On Aug 21, 2020, a group of CIC-PPAP officers together with some CIC officers travelled to Lufa station to witness the launching of close to 1,000 coffee parchment bags by HCFCS.
The cooperative society was formed in December 2018 and formally registered on Sept 10, 2019. The current membership is 582 and numbers are growing, covering the three Lufa LLGs namely Yagaria, Mt Michael and Unavi.
Between March and May this year, CIC-PPAP supplied 220 coffee pulpers to the group at a subsidised cost. The members willingly accepted the arrangement by paying only five per cent of the total cost. Each member contributed only K22 for the K450 pulpers.
Fast forward to the present, the group was able to display their hard work with close to 1,000 coffee bags just after months of receiving the pulpers.
Group Secretary Beni Rame acknowledged the assistance by CIC-PPAP for the much-needed pulpers. “Kofi palpa em nambawan nid blong mipla ol kofi famas. Saplai blong palpa em yu inapim bel blong mipla na fiksim wari blong mipla stret. Tasol mi laik apil long moa palpa long wanem planti fama i laikim.” (Coffee pulpers is our number one need to pulp coffee and you have helped however, there is still demand and need for more pulpers to be supplied to more farmers in the district).
Rame said the farmers were motivated and needed additional pulpers and training because upgraded road infrastructure in their area was an added incentive to produce more coffee.
“This will enable us to harvest and process more quality coffee and market it easily to contribute to CIC’s recently launched plans of producing and exporting three million bags by 2030.”
Rame urged the farmers not to depend on the Government but must be self-reliant through coffee.
Lufa’s deputy district administrator Peter Yang challenged farmers who still doubted the group to join now to benefit from it and see changes.
He told the CIC: “You supplied 220 coffee pulpers at a simple price. I also got one despite being employed, as I cannot afford the retail price. What you have done is encouraging and touching people’s lives. The coffee bags to be launched today are not only here but shows the group’s hard work and commitment.”
Yang stressed to the farmers that coffee is their business and life.
“We can talk about grand projects and running businesses. This is for individuals who are committed, but coffee is everyone’s business. Our family or community commitments revolve around the coffee season.”
CIC-PPAP Programme Manager Potaisa Hombunaka was pleased to witness the hard work and commitment of the Huwa farmers, which was demonstrated through the parchment bags produced.
Hombunaka told the group it was time to stand up for themselves and bring their coffee to get factory door prices including export under their brand name rather than selling at the roadsides.
“If you are in a group, you will have more advantages than in selling individually. Your hard work must see that you advance to having semi or permanent houses, and your kids using solar lighting to study,” he said. “Everything starts from a small effort. The seed has been sown through Huwa cooperative.”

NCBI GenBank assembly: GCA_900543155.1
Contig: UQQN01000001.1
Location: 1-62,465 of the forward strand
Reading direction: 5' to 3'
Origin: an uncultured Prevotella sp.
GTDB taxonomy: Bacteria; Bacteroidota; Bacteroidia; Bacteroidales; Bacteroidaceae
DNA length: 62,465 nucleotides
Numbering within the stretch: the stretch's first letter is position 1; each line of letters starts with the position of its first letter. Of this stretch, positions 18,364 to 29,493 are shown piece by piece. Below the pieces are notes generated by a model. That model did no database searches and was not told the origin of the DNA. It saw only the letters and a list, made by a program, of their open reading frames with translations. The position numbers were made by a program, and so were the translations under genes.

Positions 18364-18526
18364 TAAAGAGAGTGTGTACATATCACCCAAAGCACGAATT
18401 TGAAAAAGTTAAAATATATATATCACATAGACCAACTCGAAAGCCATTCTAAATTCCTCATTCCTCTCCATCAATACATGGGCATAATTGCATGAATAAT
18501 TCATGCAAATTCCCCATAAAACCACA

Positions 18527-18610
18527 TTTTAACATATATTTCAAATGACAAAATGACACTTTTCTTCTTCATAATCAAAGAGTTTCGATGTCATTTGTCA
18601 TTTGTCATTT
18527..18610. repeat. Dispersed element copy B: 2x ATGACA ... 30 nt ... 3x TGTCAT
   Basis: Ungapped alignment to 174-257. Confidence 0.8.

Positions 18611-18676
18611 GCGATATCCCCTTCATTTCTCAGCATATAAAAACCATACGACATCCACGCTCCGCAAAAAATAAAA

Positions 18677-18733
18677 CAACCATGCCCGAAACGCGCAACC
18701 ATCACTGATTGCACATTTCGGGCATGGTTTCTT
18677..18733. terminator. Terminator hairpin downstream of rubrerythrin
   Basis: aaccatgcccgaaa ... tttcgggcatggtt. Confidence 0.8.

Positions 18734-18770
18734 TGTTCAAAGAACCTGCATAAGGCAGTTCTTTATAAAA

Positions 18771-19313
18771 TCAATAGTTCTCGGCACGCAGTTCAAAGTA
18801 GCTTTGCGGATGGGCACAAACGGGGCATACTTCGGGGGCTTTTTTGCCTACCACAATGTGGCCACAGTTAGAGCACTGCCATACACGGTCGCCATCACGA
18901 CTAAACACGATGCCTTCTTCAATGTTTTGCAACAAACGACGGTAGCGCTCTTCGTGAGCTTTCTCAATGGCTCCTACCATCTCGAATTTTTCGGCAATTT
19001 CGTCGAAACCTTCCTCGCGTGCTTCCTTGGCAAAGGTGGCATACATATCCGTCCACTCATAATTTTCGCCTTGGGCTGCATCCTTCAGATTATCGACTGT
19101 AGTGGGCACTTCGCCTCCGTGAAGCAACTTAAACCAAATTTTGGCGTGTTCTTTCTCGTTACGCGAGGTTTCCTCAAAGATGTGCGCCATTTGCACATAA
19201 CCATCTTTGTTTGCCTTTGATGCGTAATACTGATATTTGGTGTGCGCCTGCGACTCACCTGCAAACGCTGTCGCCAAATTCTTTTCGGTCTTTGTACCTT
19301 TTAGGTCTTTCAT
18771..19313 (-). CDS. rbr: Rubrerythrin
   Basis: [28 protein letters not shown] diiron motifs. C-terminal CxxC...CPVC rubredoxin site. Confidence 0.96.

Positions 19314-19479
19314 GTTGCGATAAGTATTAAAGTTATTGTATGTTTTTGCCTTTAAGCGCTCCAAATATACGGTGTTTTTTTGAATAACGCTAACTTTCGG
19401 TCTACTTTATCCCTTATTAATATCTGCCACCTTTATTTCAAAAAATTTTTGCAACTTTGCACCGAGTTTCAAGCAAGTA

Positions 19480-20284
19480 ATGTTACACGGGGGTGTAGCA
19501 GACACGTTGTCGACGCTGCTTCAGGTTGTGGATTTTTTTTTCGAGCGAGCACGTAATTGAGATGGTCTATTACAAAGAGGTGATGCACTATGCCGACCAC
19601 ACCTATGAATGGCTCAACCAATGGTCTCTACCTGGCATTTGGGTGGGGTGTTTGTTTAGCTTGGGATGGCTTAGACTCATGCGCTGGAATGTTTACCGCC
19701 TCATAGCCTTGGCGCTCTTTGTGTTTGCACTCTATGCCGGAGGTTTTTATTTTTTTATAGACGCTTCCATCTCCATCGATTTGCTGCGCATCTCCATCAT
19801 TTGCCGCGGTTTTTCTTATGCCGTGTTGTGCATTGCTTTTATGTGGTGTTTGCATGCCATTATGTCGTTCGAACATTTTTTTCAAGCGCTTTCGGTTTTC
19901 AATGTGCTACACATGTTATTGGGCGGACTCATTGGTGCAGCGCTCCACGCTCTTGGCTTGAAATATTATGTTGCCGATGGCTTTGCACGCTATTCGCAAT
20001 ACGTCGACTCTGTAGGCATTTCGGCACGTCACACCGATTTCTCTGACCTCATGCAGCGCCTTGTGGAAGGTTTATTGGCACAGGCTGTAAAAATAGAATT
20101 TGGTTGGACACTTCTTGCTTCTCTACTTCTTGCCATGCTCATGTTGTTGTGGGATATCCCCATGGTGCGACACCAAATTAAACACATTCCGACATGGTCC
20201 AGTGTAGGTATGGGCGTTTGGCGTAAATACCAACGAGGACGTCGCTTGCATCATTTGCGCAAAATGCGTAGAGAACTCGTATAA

Hombunaka said many cooperatives started well but wound up along the way. He encouraged the group to work together to strengthen what has begun for the betterment of the members.
The pulpers cost K99,000 with farmers’ contribution of under K6,000. The farmers proudly displayed samples of coffee parchment bags weighing an average of 55 kg per bag. They have produced close to 1,000 bags and wee to have transported them to Goroka last week to process to green bean for export.
From this K99,000 investment the farmers are expected to receive over K300,000 from their export sales and contributing over 680 green bean bags. In 2018 over K1m was received by the members from roadside sales of 260, 000 kg of parchment at an average price of K5 per kg hence contributing over 3,000 green bean bags.
Female farmer Joylen Boas from Rapiwa community said they used stones and their hands to remove the coffee cherry skin.
“I used to use stones and my bare hands to pulp two to three bags of coffee cherry in a week and it was a very tiring practice. Now, I can speed up pulping my coffee and have time to do other work. CIC-PPAP has really provided what we needed the most.”
Martin Tony is one of the young farmers with Huwa coffee cooperative and brought in 17 parchment bags as his contribution to the group. He encourages his peers to actively work in their coffee gardens and turn away from drugs, gambling and alcohol.
“Although we are close to the district administration, we have not received any assistance but we have to help ourselves. Coffee is our livelihood. We appeal to the Lufa DDA and provincial government to rehabilitate the road from Lufa station to Ubaigubi in the Unavi area. Most coffee comes from Unavi but deteriorating road conditions do not allow the coffee bags to make their way out.”
Bilson Weyono , an elderly farmer brought in 22 parchment bags ,the highest as his contribution to the group.
“I am happy for the pulpers given to us by CIC-PPAP. We work hard but we are not seeing the difference in the price we are receiving. I believe that by joining the cooperative, we are heading somewhere now to get better prices. Only a few farmers have pulpers and we try to help each other but that it still not enough. We are humbly requesting CIC to assist us with more pulpers so we can contribute towards producing quality coffee and increasing coffee production and export under its newly launched plans.”
Coffee rehabilitation is a Government of PNG project through the Department of Agriculture and Livestock and implemented by the Coffee Industry Corporation Ltd through its PMU widely known as CIC-PPAP. It is financed by a loan facility from World Bank and IFAD with support funding from the GoPNG and the project ends this year.
- The author is the media officer at PNG Coffee Industry Corporation.